by Michele Reid
To quote Lao Tzu, every journey begins with a single step. And so, I took one step on my journey toward my PhD by visiting Rollins College in beautiful Winter Park, FL. I selected Rollins College, an Ashoka U Changemaker campus, as one of my dissertation research locations. The dissertation, completed in July 2016, titled “The Boundaries of Social Entrepreneurship in Higher Education: A New Framework” (ProQuest Dissertations & Theses Global, 10147070) offers insights to the state of social entrepreneurship education in the US. Data collected includes document reviews, interviews with faculty, trustees, alumni, and community partners, and on site observation of leading educational institutions in the social innovation and entrepreneurship movement.
I visited the Rollins campus the week of November 9, 2015 to conduct interviews and observe how this leading college in the liberal arts manages its initiatives. Rollins’ participation added richness to my findings, and I thank everyone involved, especially Dr. Mary Conway Dato-on, who served as the site coordinator, and Patty Hughes, who assisted with the arrangements.
The research provides knowledge into the emerging theory and practice of social entrepreneurship, and how social entrepreneurship supports the innovative creation of economically self-sustaining social value in higher education settings. An increasing number of colleges and universities, including Rollins, have embraced innovation and social entrepreneurship to stay competitive and align with their public service missions. However, the field still lacks a broad understanding of what actually constitutes social entrepreneurship in higher education and how it should be carried out. According to my literature review, social entrepreneurship incorporates the more ethical dimensions of innovative business practices in the pursuit of financial sustainability while advancing societal goals. Social Entrepreneurship intends to empower all participants while bringing about positive changes in communities and society at large.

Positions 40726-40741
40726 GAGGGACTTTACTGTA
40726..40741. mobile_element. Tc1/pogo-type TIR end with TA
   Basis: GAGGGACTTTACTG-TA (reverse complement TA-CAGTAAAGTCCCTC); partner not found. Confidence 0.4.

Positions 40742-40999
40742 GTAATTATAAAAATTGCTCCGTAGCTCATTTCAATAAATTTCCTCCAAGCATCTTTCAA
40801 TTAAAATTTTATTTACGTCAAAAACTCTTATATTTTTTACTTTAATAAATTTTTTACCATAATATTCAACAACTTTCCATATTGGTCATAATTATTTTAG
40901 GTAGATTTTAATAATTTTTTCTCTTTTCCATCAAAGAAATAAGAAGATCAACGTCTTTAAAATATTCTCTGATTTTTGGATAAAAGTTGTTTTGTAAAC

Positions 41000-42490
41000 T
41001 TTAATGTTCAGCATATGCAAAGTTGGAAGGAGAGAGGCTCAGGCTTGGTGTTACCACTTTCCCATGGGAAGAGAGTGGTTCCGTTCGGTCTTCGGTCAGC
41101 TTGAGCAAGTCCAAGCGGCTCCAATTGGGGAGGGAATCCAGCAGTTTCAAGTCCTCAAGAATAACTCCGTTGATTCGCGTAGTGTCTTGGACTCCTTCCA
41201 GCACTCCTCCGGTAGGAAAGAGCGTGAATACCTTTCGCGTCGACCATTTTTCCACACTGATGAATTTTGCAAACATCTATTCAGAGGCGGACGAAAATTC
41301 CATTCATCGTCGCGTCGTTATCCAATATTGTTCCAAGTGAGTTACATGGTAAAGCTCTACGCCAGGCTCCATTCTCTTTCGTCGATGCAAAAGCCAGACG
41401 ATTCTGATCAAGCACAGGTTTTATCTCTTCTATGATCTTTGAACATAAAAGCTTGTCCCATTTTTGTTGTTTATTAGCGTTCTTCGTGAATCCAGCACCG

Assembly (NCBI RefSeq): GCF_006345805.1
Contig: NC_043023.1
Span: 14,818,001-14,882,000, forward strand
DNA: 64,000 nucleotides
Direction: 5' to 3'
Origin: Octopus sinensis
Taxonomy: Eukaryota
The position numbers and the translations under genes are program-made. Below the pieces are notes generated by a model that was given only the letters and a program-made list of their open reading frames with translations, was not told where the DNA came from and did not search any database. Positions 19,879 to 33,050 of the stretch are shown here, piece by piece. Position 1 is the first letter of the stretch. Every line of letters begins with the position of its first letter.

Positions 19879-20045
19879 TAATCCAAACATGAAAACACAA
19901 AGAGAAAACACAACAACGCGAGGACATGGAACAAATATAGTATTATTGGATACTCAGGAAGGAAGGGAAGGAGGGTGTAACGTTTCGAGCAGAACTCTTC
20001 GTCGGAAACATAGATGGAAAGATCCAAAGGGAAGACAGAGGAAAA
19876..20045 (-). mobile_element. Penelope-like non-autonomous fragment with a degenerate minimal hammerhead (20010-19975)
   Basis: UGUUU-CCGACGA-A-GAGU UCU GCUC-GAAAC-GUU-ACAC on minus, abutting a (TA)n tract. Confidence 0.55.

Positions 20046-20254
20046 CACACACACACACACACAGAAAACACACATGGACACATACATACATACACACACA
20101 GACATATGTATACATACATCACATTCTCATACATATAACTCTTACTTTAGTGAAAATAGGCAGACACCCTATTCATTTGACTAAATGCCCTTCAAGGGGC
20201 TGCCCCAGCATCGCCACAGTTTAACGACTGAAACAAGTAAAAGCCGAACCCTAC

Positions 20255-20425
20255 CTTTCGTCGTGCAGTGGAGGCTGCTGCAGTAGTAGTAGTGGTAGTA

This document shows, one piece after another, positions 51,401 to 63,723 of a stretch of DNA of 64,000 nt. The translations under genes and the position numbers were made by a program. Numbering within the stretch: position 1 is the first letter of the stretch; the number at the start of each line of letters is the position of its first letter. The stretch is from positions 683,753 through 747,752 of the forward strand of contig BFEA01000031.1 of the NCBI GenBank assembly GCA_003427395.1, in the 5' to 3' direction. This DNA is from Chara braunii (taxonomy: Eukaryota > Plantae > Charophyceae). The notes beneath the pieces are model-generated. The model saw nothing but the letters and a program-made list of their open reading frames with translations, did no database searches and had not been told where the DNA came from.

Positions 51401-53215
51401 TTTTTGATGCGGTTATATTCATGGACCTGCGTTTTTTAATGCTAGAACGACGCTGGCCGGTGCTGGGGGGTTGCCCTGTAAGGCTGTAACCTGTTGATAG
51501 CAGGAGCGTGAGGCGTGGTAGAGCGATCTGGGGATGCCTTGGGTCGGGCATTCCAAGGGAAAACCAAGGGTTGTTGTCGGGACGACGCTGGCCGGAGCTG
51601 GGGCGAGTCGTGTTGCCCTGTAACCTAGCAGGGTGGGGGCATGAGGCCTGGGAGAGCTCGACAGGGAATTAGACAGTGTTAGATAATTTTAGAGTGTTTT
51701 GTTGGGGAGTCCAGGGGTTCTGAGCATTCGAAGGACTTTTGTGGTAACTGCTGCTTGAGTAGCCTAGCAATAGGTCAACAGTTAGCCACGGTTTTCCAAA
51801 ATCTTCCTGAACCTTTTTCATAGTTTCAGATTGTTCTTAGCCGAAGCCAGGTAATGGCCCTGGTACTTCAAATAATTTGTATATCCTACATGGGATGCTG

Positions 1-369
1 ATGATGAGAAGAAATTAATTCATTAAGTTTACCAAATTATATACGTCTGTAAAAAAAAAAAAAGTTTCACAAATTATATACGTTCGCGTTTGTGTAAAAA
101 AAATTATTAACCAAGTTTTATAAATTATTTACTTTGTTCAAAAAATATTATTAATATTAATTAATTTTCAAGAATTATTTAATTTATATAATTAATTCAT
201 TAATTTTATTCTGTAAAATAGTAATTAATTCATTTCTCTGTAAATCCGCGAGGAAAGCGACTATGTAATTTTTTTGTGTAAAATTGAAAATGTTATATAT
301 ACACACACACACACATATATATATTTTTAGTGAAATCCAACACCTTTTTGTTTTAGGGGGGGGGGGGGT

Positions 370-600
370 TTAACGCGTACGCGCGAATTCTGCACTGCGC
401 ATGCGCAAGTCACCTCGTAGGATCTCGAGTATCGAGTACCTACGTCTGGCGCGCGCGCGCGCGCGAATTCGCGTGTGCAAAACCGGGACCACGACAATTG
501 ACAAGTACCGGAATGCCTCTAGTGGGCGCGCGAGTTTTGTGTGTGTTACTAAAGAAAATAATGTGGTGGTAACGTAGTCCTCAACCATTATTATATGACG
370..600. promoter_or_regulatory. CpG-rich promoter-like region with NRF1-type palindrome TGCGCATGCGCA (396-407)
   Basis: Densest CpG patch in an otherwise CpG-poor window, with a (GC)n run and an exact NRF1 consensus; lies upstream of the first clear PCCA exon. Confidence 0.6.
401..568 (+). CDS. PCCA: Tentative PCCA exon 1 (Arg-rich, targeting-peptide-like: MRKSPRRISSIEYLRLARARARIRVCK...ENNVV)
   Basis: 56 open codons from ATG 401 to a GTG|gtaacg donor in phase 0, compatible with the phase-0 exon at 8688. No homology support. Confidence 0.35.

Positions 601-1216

Through my numerous site visits (Brigham Young University, College of the Atlantic, Rollins College, Tulane University, and Western Washington University), I applied a multi-case study design to explore the social entrepreneurship in higher education (SEHE) framework. The qualitative analysis of the five institutions recognized for their early adoption of social entrepreneurship practices captures a range of institutions serving diverse communities, in keeping with social entrepreneurship’s focus of addressing social issues affecting the underserved. My research approach utilizes the lens of structuration theory to develop a complex understanding of social entrepreneurship as a multifaceted social phenomenon derived through the examination of its actors in their structural context.
The resulting SEHE framework advances scholarly understanding of the elements and process of social entrepreneurship, and to serve as a model for those considering social entrepreneurship related implementations at other colleges and universities. The framework examines the definitional and operational aspects of innovation and social entrepreneurship, and translates business concepts to other disciplines, enabling their adoption by scholars and practitioners in areas such as education, social sciences, and liberal arts, while allowing for a broader scope of socially beneficial projects that could be undertaken. Social entrepreneurship’s emphasis on financial sustainability should also be attractive to administrators for its ability to enable access to alternative funding sources.